Aerial shot looking down on a white boat over blue water and rocky corals

These ‘old trees’ of Ningaloo Reef are resisting bleaching events – and scientists want to know why.

Marine scientists have begun mapping the giant coral reefs of the Ningaloo Reef in hopes of predicting the future of the ecosystem’s health in the face of warming ocean temperatures.

The 260-kilometer-long fringing reef off Australia’s northwest coast is home to a series of ancient coral reefs – coastal reefs, many of them shaped like boulders – that can reach ages of more than 600 years.

Most of these bombs are made of stony coral known as porites.

Little is known about the different types of porites coral.

But what is known is that they are an important building block of coral reefs, and in some cases they are an important part of the reef.

Minderoo Foundation research scientist Kate Quigley said these types of corals are also very important as they can withstand the heat.

Aerial shot looking down on a white boat over blue water and rocky corals

Researchers sampled porites coral from Ningaloo Reef in Osprey Bay.(Credit: Minderoo Foundation / Carly Keech)

“In general, they are the ones that can survive, for example, warming and bleaching events, not all the time, but generally they can,” he said.

“These are really… like ancient forest trees where… single people, they’ve been around for hundreds of years, possibly.

“So it is very important that we understand where these important colonies are, how they are doing, and to begin to project how they will do in the future, because of their important role in the reef.”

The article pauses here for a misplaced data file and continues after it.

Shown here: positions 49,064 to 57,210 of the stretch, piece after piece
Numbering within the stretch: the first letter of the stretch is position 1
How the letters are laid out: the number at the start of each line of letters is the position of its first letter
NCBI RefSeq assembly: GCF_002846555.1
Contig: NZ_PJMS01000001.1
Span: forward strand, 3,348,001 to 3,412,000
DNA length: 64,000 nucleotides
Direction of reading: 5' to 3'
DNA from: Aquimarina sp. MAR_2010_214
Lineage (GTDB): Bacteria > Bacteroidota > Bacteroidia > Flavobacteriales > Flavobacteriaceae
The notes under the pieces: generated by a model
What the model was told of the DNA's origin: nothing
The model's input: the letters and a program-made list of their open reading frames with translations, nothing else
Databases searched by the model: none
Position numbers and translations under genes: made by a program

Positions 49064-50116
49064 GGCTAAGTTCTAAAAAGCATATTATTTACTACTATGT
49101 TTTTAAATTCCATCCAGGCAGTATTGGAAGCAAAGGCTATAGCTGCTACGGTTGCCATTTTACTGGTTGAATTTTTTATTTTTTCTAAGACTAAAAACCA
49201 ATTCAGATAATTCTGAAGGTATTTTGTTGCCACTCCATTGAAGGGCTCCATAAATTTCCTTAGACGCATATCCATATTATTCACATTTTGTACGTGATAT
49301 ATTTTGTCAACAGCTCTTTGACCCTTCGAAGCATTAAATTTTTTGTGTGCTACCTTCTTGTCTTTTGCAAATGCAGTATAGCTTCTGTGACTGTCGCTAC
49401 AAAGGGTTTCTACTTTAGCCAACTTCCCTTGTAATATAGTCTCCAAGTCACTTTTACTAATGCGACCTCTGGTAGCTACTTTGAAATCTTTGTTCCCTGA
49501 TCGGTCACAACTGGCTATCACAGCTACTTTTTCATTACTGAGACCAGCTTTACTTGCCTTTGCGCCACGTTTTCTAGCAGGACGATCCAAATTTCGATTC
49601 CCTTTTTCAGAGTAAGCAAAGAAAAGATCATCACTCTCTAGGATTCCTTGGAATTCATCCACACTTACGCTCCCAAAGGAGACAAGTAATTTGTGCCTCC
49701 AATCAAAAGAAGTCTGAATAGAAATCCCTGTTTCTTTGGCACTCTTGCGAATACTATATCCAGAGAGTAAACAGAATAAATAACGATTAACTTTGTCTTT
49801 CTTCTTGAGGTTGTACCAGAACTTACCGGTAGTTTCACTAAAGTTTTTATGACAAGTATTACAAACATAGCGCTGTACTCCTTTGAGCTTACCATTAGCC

Two women in white lab coats in the lab preparing samples in test tubes

Kate Quigley and Nikki De Campe prepared porites samples for DNA extraction.(Credit: Minderoo Foundation / Carly Keech)

What makes them resist whitewashing?

New molecular tools allow scientists to delve deeper into the mysteries of porites corals, which have previously been difficult to decipher from species to species.

A series of projects by the Minderoo Foundation, Curtin University and James Cook University will find out how many species there are in Ningaloo and where they are.

They will also look at what makes porites corals more resistant to bleaching.

A wide underwater angle shows the large rock porties on the left and the diver behind them taking a sample from the shallow water.

Curtin University PhD candidate David Juszkiewicz takes a sample of porites from Ningaloo Reef.(Credit: Minderoo Foundation / Carly Keech)

Dr Quigley said one of the main things to study is how well corals are doing now.

“That will allow us to predict how they will do in the future under different climate change scenarios,” he said.

“The longevity of these corals gives us an idea of ​​the past. So what kind of environment did Ningaloo go through in the past … and it can give us an insight into how Ningaloo will fare in the future.

What does it mean when you have a 600-year-old colony that was doing well for 600 years, and all of a sudden it’s not doing well now.

Back view of man in white lab coat at desk, microscope projects close-up pattern of coral on monitor

Little is known about the different types of porites coral.(Credit: Minderoo Foundation / Carly Keech)

The researchers also hope that the work will raise awareness and help educate people about porites colonies, tourists and locals who may encounter it, but don’t know much about it.

One of the most visited coral reefs in the tourist hot spot of Coral Bay, on Ningaloo Reef, is a bommie known as Ayers Rock, which is 8 meters wide and about 6m long.

Dr Quigley said the Department of Biodiversity, Conservation and Attractions told him some of the explosives they were looking at were some of the most visited sites on the reef.

“Research, it’s a great communication tool … to help promote reefs and connect people to real corals,” he said.

“Just as you go on a bushwalk, or walk in the forest, you connect with certain places.”

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